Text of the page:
It's big brother's turn to tee it up

Golf: Joey Chuasiriporn puts down his sister Jenny's bag and sets off with his own today as he tries to qualify for the U.S. Open.

June 08, 1999|By Don Markus | Don Markus,SUN STAFF

He has spent most of his career in the shadow of his little sister, caddying for her at the last three U.S. Women's Opens, sharing in both the excitement of her nearly winning last year at Blackwolf Run and in the disappointment when Jenny Chuasiriporn missed the cut last week at Old Waverly.

Today, Joey Chuasiriporn will try to write his own Cinderella story when he attempts to qualify for next week's U.S. Open in Pinehurst, N.C. He will be one of 81 players vying for seven spots in sectional qualifying at Canoe Brook Country Club in Summit, N.J.

Chuasiriporn, 22, had originally signed up to play yesterday at Woodmont Country Club in Rockville, but changed his plans in order to caddy for his sister in the 54th Women's Open. He practiced a couple of days at Mississippi State and used her early exit to practice yesterday near his home in Timonium.

"It would be a dream come true [to play in the Open]," said Chuasiriporn, 22, a recent graduate of Penn State who received his degree in graphic design the day before his sister graduated from Duke. "For any amateur, it's something they want to do."

Unlike his now well-known sister, Chuasiriporn does not plan to turn pro right away. Instead, after caddying for Jenny when she plays in some LPGA events early this summer, the oldest of the three Chuasiriporn children will move to Florida with hope of playing in tournaments as an amateur.

Making it through local qualifying two weeks ago at Towson Country Club, where he shot 70 and was one of nine players to move on, was a bit of redemption for what happened to Chuasiriporn during his senior year in State College. Chuasiriporn said he had some "differences" with Nittany Lions coach Greg Nye.

"He just didn't give me a chance at the end. He kind of questioned whether I was going to stick it through. But it was never a question for me," said Chuasiriporn.

A fifth-year senior, Chuasiriporn played in only one match the entire spring season. It turned out to be in the Penn Rutherford, the last home tournament and the only one the team won. Chuasiriporn played as an individual, and his scores -- including 73 and 72 the last two rounds -- counted only for personal pride.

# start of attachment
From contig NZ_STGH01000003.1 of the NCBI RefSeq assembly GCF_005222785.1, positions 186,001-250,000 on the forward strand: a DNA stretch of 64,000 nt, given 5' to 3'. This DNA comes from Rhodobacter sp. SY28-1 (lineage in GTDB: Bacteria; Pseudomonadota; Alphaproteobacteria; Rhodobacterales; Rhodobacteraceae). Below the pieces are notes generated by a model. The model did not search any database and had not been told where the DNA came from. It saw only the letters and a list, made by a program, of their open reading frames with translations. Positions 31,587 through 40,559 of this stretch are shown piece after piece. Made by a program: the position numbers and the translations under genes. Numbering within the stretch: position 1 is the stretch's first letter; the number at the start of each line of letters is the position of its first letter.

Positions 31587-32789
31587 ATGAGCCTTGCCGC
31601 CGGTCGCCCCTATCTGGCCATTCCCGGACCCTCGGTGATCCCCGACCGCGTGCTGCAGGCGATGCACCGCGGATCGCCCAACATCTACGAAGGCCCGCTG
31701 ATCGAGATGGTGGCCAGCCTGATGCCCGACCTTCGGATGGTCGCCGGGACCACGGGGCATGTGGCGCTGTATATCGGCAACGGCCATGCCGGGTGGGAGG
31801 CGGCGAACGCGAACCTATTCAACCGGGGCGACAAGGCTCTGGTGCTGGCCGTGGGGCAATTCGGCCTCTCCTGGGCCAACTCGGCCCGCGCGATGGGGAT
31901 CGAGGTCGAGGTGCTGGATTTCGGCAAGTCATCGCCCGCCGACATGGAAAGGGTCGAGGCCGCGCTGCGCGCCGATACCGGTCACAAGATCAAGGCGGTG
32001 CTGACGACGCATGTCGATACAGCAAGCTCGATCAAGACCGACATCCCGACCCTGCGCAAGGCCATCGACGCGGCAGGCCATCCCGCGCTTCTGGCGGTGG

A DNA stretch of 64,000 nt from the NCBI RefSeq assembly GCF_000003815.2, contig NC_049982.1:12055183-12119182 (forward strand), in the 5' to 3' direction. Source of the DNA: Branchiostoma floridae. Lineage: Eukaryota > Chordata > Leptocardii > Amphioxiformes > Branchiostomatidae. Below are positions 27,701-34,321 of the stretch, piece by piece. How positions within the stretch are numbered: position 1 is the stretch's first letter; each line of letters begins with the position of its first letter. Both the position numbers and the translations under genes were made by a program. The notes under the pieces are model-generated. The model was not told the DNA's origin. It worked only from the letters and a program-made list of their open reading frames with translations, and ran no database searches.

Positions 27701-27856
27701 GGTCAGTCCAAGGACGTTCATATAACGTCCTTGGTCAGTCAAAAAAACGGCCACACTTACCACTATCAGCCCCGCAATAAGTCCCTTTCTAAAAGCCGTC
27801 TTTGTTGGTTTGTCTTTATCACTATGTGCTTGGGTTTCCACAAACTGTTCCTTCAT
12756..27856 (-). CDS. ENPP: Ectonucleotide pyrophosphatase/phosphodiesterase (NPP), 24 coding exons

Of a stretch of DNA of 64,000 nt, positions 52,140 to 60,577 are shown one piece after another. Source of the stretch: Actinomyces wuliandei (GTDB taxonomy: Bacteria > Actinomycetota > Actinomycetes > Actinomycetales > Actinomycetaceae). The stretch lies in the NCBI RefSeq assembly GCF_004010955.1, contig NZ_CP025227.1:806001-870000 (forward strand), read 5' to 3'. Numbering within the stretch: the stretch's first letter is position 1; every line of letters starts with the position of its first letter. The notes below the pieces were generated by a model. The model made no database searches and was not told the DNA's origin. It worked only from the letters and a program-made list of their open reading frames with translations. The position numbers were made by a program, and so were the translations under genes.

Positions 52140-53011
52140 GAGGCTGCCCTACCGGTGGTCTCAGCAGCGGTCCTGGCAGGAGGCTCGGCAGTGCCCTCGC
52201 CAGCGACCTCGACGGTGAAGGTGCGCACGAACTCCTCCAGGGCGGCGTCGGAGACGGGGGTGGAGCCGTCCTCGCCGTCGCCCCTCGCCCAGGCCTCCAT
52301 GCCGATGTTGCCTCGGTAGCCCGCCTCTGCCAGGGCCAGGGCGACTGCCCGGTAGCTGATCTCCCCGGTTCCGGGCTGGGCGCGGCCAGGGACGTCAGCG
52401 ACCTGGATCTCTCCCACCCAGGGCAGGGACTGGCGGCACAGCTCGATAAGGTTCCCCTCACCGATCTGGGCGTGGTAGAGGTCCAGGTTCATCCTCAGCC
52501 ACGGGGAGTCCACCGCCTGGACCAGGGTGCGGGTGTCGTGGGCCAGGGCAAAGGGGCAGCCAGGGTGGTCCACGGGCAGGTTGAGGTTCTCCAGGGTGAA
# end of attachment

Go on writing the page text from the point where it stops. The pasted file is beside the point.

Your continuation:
Nye, in his eighth year at Penn State, said last night that the strain in his relationship with Chuasiriporn at the end was difficult.

"He's a really good guy, and a really fine player," said Nye. "Every good player wants a shot, every senior wants to contribute. He just didn't get it done. He was really struggling with his game. When you can only bring five guys to a tournament, you take the five who are playing the best."

Chuasiriporn's scoring average went from 79.7 as a redshirt freshman to 76.5 as a sophomore. Though his average went up a fraction as a junior, he had his best season, finishing fourth in a tournament at James Madison and having his best college round -- a 70 -- in the Big Ten championships at Michigan State.

"I think the problems started last summer," said Nye. "He spent a lot of time caddying [for Jenny] and a lot of guys passed him."

Nye believes Chuasiriporn has the talent to play professionally, but must spend less time perfecting his swing and more time playing competitively. Ted Sheftic, the Hanover (Pa.) Country Club pro who has taught the Chuasiriporns since they were in their early teens, agrees with that assessment.

"He can hit it 270 to 280. He has a great short game. All he needs is to get out there and play more," Sheftic said while following around Jenny Chuasiriporn in the Women's Open in West Point, Miss. "I think he's sacrificed a great deal of his game to help his sister. But that's the kind of family it is."

Asked if he feels he's given up his own career for his sister, Joey Chuasiriporn said: "I'd like to think I haven't. I do feel I'm helping my game when I'm out there with her learning or whether I'm hitting balls. I really don't feel like I'm losing a lot."

If Joey Chuasiriporn should make it through to the 99th Open, Paul Chuasiriporn will likely have to close his Bangkok Place Restaurant again, this time to caddy for his son. Paul and his wife, Edy, closed their York Road restaurant last week to go to Mississippi for their daughter's professional debut.

If there is any jealousy because of the attention his sister receives, Joey Chuasiriporn doesn't show it. He admits they might have their differences at times, as all siblings do, and "a lot of times, it can be tough. But she's my sister and I can't hate it [the attention she gets]. You have to be proud of what she's doing."

Joey Chuasiriporn even used that word -- proud -- after Jenny went from 3-under par after nine holes in last Thursday's opening round to 6 over before making a birdie on the 17th hole. Jenny said she would have a similar feeling should Joey qualify.

"I think it would be great," she said. She will take this week off before playing in her first Futures event next week in Durham, N.C. "He can do it. He's a good player."

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